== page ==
We look not at what can be seen but at what cannot be seen; for what can be seen is temporary, but what cannot be seen is eternal. 2 Corinthians 4:18
A celebration in faith means that we take God at his word. We’re already in the condition of faith when we believe in him. The ongoing celebration of faith is lived out of that belief.
How do we stay attentive to the present–the place where things don’t always work out, or they change, or get difficult–while also discovering joy in the experience? It sounds like a set-up to frame an impossible dilemma. Pain and darkness get juxtaposed against the life we really want. So, does this mean we have to choose to deny the reality of pain or despair in our lives so the we can search for a place of bliss? Maybe we must trick ourselves into a sense of false security. We try to get ourselves to believe that, “Oh, everything will be OK,” when in reality the actual situation continues to deteriorate around us. We get stuck and don’t know where to go.
This is the time to pause and take a step back for a larger panoramic view. In these times, our understanding of God and our framework for functioning in the world don’t work anymore. We default to questions like: Has God left me? Is he trying to teach me something? Is God angry? It’s fearsome to come to the end of something–whether that something is a relationship, a career, a season of life, someone else’s life, our own strength, or our ability to make sense of anything.
Faith suggests a different way. Instead of thinking we can have only suffering with no joy, or mistakenly assuming that joy is never accompanied by hardship, faith asks the question if perhaps there is a balance. “Can we live fully submerged in pain and trial while at the same time finding joy?” Can we learn how to find order in the mess? Peace in the chaos? Gratitude in the suffering? Light in the darkness? Beauty in the ugliness? A reason to throw a party when no occasion for celebration exists?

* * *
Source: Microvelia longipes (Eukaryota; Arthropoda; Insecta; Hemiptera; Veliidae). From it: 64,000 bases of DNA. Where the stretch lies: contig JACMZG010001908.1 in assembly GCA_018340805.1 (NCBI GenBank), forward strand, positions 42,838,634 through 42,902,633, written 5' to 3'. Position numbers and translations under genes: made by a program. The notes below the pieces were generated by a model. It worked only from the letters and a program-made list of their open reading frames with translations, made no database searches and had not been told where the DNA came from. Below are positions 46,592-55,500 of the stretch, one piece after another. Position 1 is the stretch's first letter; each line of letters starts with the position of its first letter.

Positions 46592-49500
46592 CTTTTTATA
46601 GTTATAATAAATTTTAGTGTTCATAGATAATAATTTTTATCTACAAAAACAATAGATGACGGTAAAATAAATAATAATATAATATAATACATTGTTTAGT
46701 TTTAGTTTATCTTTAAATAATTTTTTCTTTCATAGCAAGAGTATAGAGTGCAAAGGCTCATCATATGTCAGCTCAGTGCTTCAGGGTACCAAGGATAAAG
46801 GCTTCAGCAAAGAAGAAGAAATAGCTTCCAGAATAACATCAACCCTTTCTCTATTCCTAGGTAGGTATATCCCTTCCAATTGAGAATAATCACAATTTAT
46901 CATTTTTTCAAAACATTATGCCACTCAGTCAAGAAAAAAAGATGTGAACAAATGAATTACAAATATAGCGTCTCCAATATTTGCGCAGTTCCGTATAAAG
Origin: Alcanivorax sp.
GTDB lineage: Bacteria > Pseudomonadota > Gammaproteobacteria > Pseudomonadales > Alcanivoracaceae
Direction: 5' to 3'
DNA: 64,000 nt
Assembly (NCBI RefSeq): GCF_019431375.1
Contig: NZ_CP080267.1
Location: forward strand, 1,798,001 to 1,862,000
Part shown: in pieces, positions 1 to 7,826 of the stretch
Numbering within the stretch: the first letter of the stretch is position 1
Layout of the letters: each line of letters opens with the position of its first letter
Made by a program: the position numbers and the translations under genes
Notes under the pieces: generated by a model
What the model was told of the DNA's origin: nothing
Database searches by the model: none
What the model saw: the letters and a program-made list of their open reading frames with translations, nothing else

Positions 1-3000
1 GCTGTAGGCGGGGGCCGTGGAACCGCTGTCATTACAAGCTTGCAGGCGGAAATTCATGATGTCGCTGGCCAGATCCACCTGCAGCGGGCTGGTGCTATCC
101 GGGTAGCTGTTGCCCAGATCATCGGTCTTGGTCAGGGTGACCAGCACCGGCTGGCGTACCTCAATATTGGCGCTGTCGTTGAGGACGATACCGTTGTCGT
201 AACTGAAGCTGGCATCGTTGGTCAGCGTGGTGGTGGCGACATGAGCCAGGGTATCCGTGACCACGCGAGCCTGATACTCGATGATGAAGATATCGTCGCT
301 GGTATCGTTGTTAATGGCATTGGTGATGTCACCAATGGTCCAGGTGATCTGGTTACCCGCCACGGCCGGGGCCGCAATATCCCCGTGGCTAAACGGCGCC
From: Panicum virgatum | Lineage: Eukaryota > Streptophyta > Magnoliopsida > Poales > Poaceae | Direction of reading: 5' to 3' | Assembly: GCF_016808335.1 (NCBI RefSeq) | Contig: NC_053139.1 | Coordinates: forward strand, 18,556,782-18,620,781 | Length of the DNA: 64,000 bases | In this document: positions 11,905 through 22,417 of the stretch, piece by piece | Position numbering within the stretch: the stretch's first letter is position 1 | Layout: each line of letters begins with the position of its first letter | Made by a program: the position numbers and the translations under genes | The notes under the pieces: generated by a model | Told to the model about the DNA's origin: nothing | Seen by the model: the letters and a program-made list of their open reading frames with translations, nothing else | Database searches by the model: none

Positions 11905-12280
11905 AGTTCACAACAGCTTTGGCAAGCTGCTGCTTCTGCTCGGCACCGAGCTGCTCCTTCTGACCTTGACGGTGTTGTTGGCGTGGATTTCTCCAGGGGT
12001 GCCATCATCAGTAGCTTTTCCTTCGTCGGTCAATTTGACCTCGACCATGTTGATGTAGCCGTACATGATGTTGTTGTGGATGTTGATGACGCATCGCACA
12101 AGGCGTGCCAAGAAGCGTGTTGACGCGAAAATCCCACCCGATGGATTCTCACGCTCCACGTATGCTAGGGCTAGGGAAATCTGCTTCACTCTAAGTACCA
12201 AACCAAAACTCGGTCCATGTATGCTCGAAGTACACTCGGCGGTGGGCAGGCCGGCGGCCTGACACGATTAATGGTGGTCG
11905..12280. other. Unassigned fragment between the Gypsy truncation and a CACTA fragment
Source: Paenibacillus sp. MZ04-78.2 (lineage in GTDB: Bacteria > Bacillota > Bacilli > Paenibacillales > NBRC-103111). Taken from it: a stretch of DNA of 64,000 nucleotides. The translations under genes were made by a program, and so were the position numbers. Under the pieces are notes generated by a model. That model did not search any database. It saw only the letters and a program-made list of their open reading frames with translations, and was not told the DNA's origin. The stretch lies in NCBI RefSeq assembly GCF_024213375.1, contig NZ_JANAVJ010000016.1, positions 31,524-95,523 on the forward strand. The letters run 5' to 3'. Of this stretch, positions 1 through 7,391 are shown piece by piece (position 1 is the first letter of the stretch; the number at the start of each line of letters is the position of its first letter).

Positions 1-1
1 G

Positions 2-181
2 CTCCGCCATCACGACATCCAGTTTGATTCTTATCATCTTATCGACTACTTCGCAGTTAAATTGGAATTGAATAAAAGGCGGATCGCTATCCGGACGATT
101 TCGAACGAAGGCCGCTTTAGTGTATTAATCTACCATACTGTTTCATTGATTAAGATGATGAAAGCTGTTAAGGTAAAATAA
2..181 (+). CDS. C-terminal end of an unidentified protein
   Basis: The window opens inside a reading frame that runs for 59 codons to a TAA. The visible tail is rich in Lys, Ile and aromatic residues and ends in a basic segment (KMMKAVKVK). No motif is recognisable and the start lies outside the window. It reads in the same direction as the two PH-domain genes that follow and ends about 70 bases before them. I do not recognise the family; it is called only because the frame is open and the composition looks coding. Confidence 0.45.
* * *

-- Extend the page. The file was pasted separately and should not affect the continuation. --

I want to take some time to tell a brief story to illustrate. Growing up on the farm gave us cousins many chances to work hard and get dirty doing it. Same for my dad, uncle, and grandpa. Lots of times, after a day of working out in the field or with the livestock, grease and mud, even manure, found their way onto hands, shoes, and clothing. As devoted observers of afternoon coffee time, we’d sit on the back steps, remove our shoes, wash our hands, and go to the kitchen. Grandma would have a celebration waiting. Coffee. Cake. Cookies. Sandwiches. All of it served on her best china. Grandma knew how to create a special occasion in the midst of the ordinary toil of a workday. She met us with love and acceptance when all we brought into her house were grease-spotted jeans and odors from the barnyard. She found reasons to throw a party in spite of the fact that she’d have a table full of dirty dishes to wash afterward.
Faith. Sometimes God calls us to endure hard things. But he’s always near. When we come to the end, we can stand on the truth that God is waiting to give a new beginning. Every time. Faith. Hebrews says it’s the assurance of things hoped for and the conviction that things not seen are in fact very real. Paul writes in 2 Corinthians 4:18 that we fix our eyes not on what is seen, but on what is unseen. What is seen is temporary. What is unseen is eternal. The mess, the grief, the dark will end. That’s good news. Peace, gratitude, and joy–they remain. That’s even better news.
Faith asks us to endure the temporary because we know what really lasts. God. Who he is, who we are in him, and what we enjoy as his children living in his covenant grace and under his sovereign care will never pass away. We grow stronger and more secure in him day by day. The small gifts discovered in each of these days provides endless reasons to throw a party.